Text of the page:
Labour defends local election performance
Labour has defended its local election showing amid concerns about the campaign from within its own ranks.
The party is on course to beat the Conservatives by two percentage points, gaining more than 300 councillors.
But along with the Lib Dems and the Tories it saw UKIP eat into its support - in Essex, the Midlands and the North.
Having lost control of 11 councils, one prominent Tory backbencher said his party had to "reconnect" with its core support after an "unsettling" result.
The Conservatives were around 200 seats down with only two councils left to declare on Saturday morning.
Chancellor George Osborne is due to address supporters at a London conference at which high-profile donor Lord Ashcroft will reveal the results of a large-scale opinion poll in marginal seats.
- With 159 of 161 councils declared, Labour has gained 292 seats, UKIP has gained 155 seats, the Lib Dems have lost 284 and the Conservatives have lost 201
- Seven Conservative councils in the south of England have gone to no overall control, some following UKIP gains.
- Labour is set for its best performance in London since 1998
- Essex has voted strongly for UKIP - and the party has also increased its share of the vote in the north.
- But it has fared worse in London, losing four councillors in Hounslow
- The Lib Dems lost all their remaining nine seats on Manchester Council
- Turnout looks set to be about 36%
- Results from the UK-wide European election will not be known until late Sunday; counting in Northern Ireland is only halfway through.
- You can follow full coverage with all the latest updates at bbc.co.uk/vote2014.
Late on Friday night, Health Secretary Jeremy Hunt insisted it was Labour that should be worried by the results.
"No opposition party has ever won a general election without being the biggest party in local government," the Conservative minister told the BBC's Newsnight.
"We are going to be the biggest party in local government."
Senior Labour figures Yvette Cooper - the shadow home secretary - and shadow chancellor Ed Balls both said their party now needed to talk "more" about immigration.
Another shadow minister told the BBC Mr Miliband still had to "weave a clearer narrative" on what he was offering to voters.
But shadow business secretary Chuka Umunna said: "Importantly we have got the biggest share of the vote in the areas which are the boundaries of some of the key marginal seats."
Michael Dugher, shadow minister for the Cabinet Office, says the party is making "extremely good progress" but that its members are "not complacent".
He told the BBC: "I'm pleased that we won in those key battleground seats.
"I'm realistic but I'm also aware that in some of or heartland areas, we did lose seats to UKIP and that is an area where we're going to have to work much harder."
The party is keen to stress its successes in areas it needs to win come next year's general election.
There has been an "awful lot" of criticism of Ed Miliband, according to the BBC's political correspondent Alan Soady.
He said: "I think it is a wake-up call for some in the party leadership that UKIP can do a substantial amount of damage to their vote in their traditional heartlands.
"I think previously they had assumed that largely UKIP would do more damage to the Conservatives than Labour."
UKIP, meanwhile, said leaving the EU would not be a deal-breaker should it continue its rise and win seats at Westminster.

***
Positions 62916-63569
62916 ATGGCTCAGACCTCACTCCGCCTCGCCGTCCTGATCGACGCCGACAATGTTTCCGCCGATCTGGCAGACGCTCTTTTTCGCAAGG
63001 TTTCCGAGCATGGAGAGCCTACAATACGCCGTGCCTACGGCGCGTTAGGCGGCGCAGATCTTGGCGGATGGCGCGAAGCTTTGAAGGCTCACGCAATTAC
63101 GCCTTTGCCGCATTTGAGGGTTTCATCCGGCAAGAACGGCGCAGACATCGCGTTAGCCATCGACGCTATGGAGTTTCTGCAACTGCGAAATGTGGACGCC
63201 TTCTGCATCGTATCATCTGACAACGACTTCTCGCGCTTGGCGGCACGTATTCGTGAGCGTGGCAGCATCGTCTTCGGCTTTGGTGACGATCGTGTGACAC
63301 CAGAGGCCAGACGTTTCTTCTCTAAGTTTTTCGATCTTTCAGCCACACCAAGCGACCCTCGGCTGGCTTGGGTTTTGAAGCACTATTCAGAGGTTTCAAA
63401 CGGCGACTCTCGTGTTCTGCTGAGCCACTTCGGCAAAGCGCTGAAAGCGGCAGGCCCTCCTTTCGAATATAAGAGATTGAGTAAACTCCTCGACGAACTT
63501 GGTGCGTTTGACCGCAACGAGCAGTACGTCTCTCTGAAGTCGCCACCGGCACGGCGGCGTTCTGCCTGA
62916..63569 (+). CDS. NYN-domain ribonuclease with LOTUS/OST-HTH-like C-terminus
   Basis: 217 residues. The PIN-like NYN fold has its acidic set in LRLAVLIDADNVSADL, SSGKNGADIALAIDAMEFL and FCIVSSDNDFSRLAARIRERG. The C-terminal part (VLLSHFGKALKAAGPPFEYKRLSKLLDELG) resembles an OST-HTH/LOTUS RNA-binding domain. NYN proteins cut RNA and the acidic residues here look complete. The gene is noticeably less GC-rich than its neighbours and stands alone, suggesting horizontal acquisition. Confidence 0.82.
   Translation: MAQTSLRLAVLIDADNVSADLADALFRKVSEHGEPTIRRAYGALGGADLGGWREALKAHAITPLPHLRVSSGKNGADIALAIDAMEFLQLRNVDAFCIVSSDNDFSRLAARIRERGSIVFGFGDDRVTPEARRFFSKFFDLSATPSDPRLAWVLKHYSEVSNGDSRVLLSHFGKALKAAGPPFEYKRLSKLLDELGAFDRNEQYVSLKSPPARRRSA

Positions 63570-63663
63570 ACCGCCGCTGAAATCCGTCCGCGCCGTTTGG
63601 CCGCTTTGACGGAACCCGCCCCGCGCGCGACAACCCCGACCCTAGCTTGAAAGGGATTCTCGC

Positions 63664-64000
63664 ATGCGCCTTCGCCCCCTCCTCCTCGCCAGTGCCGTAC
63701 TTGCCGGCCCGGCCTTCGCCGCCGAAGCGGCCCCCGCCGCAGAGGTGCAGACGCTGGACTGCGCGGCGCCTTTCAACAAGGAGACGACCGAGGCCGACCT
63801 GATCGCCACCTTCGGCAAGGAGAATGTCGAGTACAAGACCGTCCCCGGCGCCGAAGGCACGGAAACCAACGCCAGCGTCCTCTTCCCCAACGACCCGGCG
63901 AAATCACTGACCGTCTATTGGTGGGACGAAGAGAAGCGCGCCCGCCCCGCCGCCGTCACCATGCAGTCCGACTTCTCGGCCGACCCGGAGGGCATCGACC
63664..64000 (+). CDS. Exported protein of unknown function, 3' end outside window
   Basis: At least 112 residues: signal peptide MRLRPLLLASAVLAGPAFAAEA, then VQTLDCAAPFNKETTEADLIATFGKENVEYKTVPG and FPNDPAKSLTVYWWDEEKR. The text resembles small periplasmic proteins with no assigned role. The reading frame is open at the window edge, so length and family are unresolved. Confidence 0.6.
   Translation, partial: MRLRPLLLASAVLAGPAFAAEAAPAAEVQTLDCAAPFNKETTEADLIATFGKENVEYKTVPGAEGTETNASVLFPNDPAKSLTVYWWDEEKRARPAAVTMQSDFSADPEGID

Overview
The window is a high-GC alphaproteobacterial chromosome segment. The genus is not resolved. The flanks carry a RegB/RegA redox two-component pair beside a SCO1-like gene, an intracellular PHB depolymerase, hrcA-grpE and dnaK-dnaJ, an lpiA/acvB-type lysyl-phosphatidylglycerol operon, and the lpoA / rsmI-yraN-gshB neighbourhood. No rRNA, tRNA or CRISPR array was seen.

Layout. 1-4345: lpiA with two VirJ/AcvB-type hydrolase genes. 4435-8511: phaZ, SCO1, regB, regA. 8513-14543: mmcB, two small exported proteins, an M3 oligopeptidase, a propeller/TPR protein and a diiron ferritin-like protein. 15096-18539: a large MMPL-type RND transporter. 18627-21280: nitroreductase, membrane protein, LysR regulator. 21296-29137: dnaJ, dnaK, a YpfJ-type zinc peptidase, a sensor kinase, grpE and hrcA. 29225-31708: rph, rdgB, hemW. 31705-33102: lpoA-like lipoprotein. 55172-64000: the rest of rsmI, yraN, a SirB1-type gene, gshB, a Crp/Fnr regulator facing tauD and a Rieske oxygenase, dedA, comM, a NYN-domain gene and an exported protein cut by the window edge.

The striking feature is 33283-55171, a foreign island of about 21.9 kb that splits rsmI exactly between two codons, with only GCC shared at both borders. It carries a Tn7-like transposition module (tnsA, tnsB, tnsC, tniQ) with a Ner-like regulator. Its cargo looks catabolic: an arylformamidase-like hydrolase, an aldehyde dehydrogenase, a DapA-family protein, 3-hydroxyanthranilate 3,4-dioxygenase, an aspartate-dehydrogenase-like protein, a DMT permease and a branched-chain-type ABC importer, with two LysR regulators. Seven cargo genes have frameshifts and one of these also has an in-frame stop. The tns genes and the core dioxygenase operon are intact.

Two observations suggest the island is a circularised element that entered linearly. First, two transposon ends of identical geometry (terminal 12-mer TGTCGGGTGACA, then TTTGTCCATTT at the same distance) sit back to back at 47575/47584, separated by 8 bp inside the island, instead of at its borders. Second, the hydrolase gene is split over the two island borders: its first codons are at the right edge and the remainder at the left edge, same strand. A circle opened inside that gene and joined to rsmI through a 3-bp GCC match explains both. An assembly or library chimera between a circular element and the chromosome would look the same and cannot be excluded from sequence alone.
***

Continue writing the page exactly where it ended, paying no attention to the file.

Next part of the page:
"I don't think we'd be so arrogant to think that we'd be allowed to dictate to the entire government that they must leave the EU without a referendum," director of communications Patrick O'Flynn said.
"It would be a way of guaranteeing that the referendum actually took place," he told BBC Radio 4's Any Questions.
The BBC's projected national share of the vote suggests UKIP would have scored 17% in a country-wide election.
Labour would have got 31% of the vote, just two points ahead of the Conservatives on 29% with the Liberal Democrats on 13%.
UKIP's projected national share figure is lower than the 23% it got in council elections last year.
Yet the challenge from Nigel Farage's party, which took council seats from all three main parties in England, prompted one Conservative to reflect on voters' lack of "trust" and "respect" for his party.
Adam Afriyie - once mooted as a leadership challenger to David Cameron - said: "Many of our core supporters feel alienated and disillusioned."
Writing on the Conservative Home website, he said many supporters felt "duped" and called for a "swallowing of pride" from the party establishment to win them back.
Although UKIP does not control any councils it has emerged as a "fourth national political force capable of disrupting the hopes and plans of each of the established three parties", BBC political editor Nick Robinson said.
David Cameron rejected calls from some in his party for an electoral pact with UKIP.
The Lib Dems endured another bad time at the polls, although there were signs of them holding on in areas where they have MPs, such as Sutton, Eastleigh, and Cheltenham.
The Green Party, which is hoping to double its tally of MEPs to four in the European elections, performed moderately well in the local elections with an average 9% share of the vote in wards where it stood, adding 17 councillors.
Mayoral elections took place in four London boroughs and Watford, with Labour winning contests in Hackney and Lewisham.
Lutfur Rahman, once of Labour then George Galloway's Respect, beat Labour into second in the Tower Hamlets mayoral contest.
In Northern Ireland, counting is taking place in 11 new "super districts" councils, with 462 seats up for grabs.
All results should be known by Saturday evening but the DUP and Sinn Féin are expected to take most of the seats.
There were no local elections in either Scotland or Wales - apart from a by-election in the Hawick and Denholm ward of Scottish Borders Council.